By the way, the first person to figure out the origins of the name “Eaton” wins a cookie.    (JXM)

Purple Numbers Are Ugly

Evan Henshaw-Plath thinks that Purple Numbers are ugly. He’s not the first.    (JW1)

A bit of history. The original Purple Numbers were a dark purple. Then Murray Altheim came up with a brilliant idea. Let’s make them lighter! So he did. That was better, but it wasn’t enough.    (JW2)

As Chris Dent and I started taking the identifier scheme to the next level, blogs started becoming popular. Permalinks, as rabble and others have pointed out, are granular addresses. Because our new identifier scheme was uglier by design (universally unique IDs can get quite large), we decided to jump on the blogging bandwagon and use hashes instead.    (JW3)

Then a funny thing happened. Peter Yim, a long-time Engelbart follower and an avid PurpleWiki user, complained. A lot. He said it was too hard to figure out what the links were. And as much as I tried to ignore him, I couldn’t. He was right. Or, more accurately, we were wrong. So we changed it back.    (JW4)

Our decision to go with hashes was wrong specifically in the context of PurpleWiki. Wikis are wonderful because you can Link As You Think. This is possible because page names are automatically linked, and it’s easy to remember page names. We added syntax for easily linking to Purple Numbers (for example, Purple Numbers). The problem was that when we replaced the addresses with hashes, we made it harder to Link As You Think.    (JW5)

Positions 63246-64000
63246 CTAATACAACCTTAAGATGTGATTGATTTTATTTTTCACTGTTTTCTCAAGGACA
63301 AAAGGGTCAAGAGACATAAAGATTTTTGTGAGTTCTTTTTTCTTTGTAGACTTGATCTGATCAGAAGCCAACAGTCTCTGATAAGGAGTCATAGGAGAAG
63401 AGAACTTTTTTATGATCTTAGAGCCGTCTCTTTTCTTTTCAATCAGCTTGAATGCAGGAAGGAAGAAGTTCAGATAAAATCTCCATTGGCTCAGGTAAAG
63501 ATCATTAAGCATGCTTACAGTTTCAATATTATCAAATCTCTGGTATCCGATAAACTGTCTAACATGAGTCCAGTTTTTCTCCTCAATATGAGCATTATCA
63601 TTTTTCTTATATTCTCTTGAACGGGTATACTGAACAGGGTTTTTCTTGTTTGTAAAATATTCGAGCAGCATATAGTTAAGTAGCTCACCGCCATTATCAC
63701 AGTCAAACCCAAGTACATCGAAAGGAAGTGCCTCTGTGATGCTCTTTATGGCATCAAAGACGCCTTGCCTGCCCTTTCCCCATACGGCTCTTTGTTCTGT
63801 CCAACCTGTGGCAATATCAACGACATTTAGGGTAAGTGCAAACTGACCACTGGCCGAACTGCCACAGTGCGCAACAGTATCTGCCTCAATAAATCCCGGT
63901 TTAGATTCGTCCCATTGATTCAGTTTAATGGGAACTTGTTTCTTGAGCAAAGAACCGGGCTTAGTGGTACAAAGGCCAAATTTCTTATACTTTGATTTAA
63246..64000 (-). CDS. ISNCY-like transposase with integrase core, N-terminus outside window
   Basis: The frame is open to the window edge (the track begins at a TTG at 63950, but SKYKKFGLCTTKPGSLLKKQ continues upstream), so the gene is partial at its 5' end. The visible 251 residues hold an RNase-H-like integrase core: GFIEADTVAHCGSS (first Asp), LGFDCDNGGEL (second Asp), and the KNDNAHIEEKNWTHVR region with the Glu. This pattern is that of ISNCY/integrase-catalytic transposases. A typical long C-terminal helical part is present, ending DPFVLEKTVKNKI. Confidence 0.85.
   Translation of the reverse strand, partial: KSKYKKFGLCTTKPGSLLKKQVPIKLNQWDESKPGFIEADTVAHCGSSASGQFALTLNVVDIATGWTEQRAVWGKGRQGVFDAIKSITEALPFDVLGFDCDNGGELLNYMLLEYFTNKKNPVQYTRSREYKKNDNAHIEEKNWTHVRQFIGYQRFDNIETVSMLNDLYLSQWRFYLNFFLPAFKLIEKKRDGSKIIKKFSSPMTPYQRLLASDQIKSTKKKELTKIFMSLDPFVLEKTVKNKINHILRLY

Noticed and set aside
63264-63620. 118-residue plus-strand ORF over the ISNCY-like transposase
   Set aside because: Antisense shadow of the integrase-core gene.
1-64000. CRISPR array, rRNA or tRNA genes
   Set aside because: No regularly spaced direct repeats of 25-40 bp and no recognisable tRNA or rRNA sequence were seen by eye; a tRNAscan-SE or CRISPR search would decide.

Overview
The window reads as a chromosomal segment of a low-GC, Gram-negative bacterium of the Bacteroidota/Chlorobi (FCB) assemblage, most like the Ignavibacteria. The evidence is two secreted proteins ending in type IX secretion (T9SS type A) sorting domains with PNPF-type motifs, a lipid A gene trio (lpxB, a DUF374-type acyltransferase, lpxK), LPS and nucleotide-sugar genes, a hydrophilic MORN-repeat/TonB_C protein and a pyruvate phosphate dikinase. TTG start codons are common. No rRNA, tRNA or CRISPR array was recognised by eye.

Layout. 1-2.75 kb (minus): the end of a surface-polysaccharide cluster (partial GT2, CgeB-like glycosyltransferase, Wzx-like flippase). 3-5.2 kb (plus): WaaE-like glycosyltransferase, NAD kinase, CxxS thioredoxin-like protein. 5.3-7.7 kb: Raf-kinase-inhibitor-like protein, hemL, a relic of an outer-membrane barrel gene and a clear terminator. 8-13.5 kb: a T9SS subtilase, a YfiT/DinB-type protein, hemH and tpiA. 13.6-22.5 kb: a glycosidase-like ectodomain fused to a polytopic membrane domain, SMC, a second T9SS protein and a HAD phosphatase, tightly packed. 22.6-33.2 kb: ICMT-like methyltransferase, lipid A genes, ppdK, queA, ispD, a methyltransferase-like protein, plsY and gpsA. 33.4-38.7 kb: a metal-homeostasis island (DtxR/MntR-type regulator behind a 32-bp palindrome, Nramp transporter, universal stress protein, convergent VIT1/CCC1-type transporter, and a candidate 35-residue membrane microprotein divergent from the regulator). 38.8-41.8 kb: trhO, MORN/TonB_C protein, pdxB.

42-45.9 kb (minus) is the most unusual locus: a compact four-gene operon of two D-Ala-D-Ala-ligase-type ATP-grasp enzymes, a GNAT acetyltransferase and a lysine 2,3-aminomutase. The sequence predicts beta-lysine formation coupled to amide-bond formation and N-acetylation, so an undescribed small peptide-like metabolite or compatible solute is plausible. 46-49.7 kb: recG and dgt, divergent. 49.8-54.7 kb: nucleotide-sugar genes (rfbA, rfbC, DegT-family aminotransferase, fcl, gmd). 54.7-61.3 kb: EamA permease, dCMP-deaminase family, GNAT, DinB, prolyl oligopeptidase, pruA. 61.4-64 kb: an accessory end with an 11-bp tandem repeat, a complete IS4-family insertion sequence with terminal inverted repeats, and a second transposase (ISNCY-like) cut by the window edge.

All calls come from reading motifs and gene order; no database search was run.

With WikiSym coming up in a few days, I’ve had Wikis on my mind big-time, and I recently had an epiphany. It turns out I was wrong about being wrong.    (JW6)

The identifiers underlying Purple Numbers are designed to be stable, unique, and meaningless. In other words, not human-friendly. The notion of linking to Purple Numbers via our extended Wiki syntax isn’t tremendously useful, even if the identifiers are easily visible, because they’re impossible to remember. You’re rarely going to Link As You Think, because you’ll most likely have to go to the page to check what the number is. If you’re going to do that, you might as well just cut-and-paste the link, the status quo of the web.    (JW7)

Phil Jones almost stumbled onto something quite profound in his commentary last May, but he couldn’t quite put his finger on it, and Chris and I consequently jumped all over him. We were right, of course, but Phil was onto something.    (JW8)

In a Wiki context, here’s the right way to use Purple Numbers. By default, Purple Numbers should look pretty. So far, the best scheme I’ve seen for this is Simon Willison‘s nifty CSS hack. If folks want to link to a Purple Number in a Wiki, they can do it the way you do it anywhere else — get the link address by clicking on the number (or hash or paragraph symbol or whatever), and copy-and-paste it into your document.    (JW9)

However, the Wiki should add an additional feature: the ability to add a human-friendly label to any paragraph. Some Wikis implement this capability by using special WikiText tags, but you should be able to implement this using AJAX goodness.    (JWA)